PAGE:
(Editor’s Note: From time to time, Fr. Nicholas HARDING sends letters and photos about his ministry in rural Peru: this one came just in time for the holidays and we are happy to share his story.)
Greetings ! Here in Peru, being south of the equator, we are beginning summer. Since I am 15 minutes from the Pacific Ocean, it helps maintain a mild climate year-round. In January, I will begin my third year here. I am very grateful to God: good health, an exceptionally fulfilling and fascinating mission. Nevertheless, there are many difficulties and challenges. Also, the parish where I am pastor is so huge, it threatens to be overwhelming.
The most daunting aspect is reaching our towns in the high sierra (over 4,000 meters) on dangerous, windy, dirt roads at distances that can take more than 8 hours. Also, the “UPI’s” or recent invasions of squatters , with thousands of shacks (no water or drainage, no paved roads, almost no schools or clinics) is almost surreal and humanly speaking impossible to evangelize. However, that is where the Christmas message of hope in the Messiah rescues me from despair. We are only two priests to visit about 50 communities.
There is a great deal of popular piety among the people…both Afro-Peruvian and Indian. In one community, they made a Christmas tree from tires painted green. In the more developed portion of the parish, secularism has affected/infected the young. Also, there is widespread abuse of drugs and alcohol. Sects from the USA abound.
People work in the agricultural fields (citric fruit, grapes, asparagus)…very low wages by US standards. There are vast chicken farms. In the mountains there is a huge variety of potatoes. We have some maquiladoras/factories producing T-shirts (hard to believe but the wage is only about sixty dollars for a 60 hour work week). There are several polluting mines in the parish area (gold, silver, lead, copper.)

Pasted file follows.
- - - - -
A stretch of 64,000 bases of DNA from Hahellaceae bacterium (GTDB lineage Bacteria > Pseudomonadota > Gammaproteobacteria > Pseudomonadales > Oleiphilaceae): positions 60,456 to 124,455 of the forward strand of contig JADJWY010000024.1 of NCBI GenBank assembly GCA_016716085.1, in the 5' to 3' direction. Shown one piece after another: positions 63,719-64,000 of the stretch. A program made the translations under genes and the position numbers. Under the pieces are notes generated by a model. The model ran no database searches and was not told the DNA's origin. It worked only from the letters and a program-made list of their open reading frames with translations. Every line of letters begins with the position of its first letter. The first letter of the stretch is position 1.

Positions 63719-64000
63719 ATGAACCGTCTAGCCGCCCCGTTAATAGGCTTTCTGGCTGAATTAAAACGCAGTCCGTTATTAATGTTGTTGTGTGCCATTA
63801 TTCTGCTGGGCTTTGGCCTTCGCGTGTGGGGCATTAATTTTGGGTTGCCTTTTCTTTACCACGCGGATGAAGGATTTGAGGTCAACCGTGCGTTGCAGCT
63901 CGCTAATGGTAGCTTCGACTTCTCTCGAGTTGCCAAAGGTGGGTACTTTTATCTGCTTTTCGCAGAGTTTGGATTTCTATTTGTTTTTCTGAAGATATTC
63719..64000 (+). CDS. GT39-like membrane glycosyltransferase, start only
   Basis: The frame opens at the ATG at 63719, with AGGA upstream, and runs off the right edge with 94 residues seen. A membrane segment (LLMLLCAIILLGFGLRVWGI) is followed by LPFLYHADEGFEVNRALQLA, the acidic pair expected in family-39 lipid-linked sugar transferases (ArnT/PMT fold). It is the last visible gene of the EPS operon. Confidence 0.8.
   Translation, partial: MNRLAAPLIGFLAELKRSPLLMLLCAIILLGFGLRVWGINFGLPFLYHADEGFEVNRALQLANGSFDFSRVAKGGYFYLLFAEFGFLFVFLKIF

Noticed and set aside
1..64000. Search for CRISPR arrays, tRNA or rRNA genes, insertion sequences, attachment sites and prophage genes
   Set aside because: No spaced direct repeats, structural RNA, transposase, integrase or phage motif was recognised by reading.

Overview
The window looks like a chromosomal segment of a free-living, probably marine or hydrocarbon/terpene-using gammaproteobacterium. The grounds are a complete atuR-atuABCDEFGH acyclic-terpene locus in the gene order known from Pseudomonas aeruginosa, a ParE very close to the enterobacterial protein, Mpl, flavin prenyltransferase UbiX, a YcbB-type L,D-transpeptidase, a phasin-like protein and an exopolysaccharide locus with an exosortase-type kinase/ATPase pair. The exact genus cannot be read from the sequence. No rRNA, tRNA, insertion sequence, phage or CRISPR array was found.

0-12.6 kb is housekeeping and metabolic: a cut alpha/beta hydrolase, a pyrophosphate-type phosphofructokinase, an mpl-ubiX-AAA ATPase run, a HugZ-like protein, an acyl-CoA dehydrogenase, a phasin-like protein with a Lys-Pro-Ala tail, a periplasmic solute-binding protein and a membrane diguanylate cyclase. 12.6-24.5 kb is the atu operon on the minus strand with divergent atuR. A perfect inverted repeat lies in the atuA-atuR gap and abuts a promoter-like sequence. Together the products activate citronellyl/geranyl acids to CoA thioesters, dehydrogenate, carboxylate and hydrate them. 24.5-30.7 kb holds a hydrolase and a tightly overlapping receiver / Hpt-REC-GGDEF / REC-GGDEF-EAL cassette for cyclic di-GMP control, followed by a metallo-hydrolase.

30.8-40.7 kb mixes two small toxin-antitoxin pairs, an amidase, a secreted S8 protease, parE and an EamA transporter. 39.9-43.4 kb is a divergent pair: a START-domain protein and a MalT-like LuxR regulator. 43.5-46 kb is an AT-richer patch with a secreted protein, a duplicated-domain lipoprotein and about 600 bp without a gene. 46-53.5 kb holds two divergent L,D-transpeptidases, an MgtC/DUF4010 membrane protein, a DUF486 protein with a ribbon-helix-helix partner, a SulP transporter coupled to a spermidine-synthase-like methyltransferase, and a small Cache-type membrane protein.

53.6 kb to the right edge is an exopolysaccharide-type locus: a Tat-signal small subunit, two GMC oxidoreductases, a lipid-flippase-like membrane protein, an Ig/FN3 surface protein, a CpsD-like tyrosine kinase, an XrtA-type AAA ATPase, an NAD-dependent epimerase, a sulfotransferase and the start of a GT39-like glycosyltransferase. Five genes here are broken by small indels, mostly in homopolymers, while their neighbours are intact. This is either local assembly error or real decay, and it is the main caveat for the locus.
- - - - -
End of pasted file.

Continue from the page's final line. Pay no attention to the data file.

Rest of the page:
There is quite a bit of HIV, TB and zika virus (I recently had a funeral for a baby). I have had many funerals for people killed, but it is not as violent as Tijuana. We have a massive prison with 2,400 inmates.
I have had numerous instances where Divine Providence has been exceptionally evident: protection, helpful people sent to me, inspirations for solutions, delightful moments to keep a sense of humor, fine health up until now.
The Bishop of Ica, Hector Vera, came for our feast day (Christ the King) and confirmed over 300 young people. We are still doing first communions which will perhaps total 1,000. Every Saturday we do infant baptisms, which will be about 1,000 this year.
A messy part of being pastor is recruiting, animating and selecting lay leadership for ministries or apostolates. We need to balance the need for rotation: new blood versus continuity and valuable experience. I need to offer and organize formation of laity for the summer vacation period in January and February.
I am able to relax on my day off by going to the nearby ocean beach (but the water is quite cold). Also, in the parish there are ancient archaeological sites of the Chincha civilization (the Huaca Sentinela, for example). There are prehistoric petroglyphs at Huancor. There is a beautiful chapel built by Jesuits in the 17th century in the next door town of el Carmen (with Hacienda San Jose which was a slave plantation).
I think the meaning of Christmas is summed up well by St Athanasius “the Son of God became a Son of Man, so that sons of men can become sons of God.” (omiusa.org)